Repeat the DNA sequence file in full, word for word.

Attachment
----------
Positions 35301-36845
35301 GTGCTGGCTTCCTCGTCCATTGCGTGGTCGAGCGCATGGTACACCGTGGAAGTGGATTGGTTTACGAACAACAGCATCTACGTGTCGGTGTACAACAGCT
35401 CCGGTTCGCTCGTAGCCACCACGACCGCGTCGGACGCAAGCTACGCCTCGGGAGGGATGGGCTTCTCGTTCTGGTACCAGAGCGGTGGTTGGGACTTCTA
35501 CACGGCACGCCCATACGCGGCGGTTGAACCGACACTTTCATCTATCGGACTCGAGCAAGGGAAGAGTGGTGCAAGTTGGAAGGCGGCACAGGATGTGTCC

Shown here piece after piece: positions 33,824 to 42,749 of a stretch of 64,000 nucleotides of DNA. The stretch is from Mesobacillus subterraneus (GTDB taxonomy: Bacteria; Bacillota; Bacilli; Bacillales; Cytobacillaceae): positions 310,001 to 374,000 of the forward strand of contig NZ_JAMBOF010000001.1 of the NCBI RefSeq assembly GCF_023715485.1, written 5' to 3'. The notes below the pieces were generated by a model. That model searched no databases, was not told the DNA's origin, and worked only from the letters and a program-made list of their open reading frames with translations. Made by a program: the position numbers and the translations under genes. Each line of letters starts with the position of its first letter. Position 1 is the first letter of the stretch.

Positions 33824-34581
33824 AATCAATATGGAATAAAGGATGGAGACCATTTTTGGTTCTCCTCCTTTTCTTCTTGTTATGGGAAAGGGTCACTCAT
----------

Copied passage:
Positions 35301-36845
35301 GTGCTGGCTTCCTCGTCCATTGCGTGGTCGAGCGCATGGTACACCGTGGAAGTGGATTGGTTTACGAACAACAGCATCTACGTGTCGGTGTACAACAGCT
35401 CCGGTTCGCTCGTAGCCACCACGACCGCGTCGGACGCAAGCTACGCCTCGGGAGGGATGGGCTTCTCGTTCTGGTACCAGAGCGGTGGTTGGGACTTCTA
35501 CACGGCACGCCCATACGCGGCGGTTGAACCGACACTTTCATCTATCGGACTCGAGCAAGGGAAGAGTGGTGCAAGTTGGAAGGCGGCACAGGATGTGTCC

Shown here piece after piece: positions 33,824 to 42,749 of a stretch of 64,000 nucleotides of DNA. The stretch is from Mesobacillus subterraneus (GTDB taxonomy: Bacteria; Bacillota; Bacilli; Bacillales; Cytobacillaceae): positions 310,001 to 374,000 of the forward strand of contig NZ_JAMBOF010000001.1 of the NCBI RefSeq assembly GCF_023715485.1, written 5' to 3'. The notes below the pieces were generated by a model. That model searched no databases, was not told the DNA's origin, and worked only from the letters and a program-made list of their open reading frames with translations. Made by a program: the position numbers and the translations under genes. Each line of letters starts with the position of its first letter. Position 1 is the first letter of the stretch.

Positions 33824-34581
33824 AATCAATATGGAATAAAGGATGGAGACCATTTTTGGTTCTCCTCCTTTTCTTCTTGTTATGGGAAAGGGTCACTCAT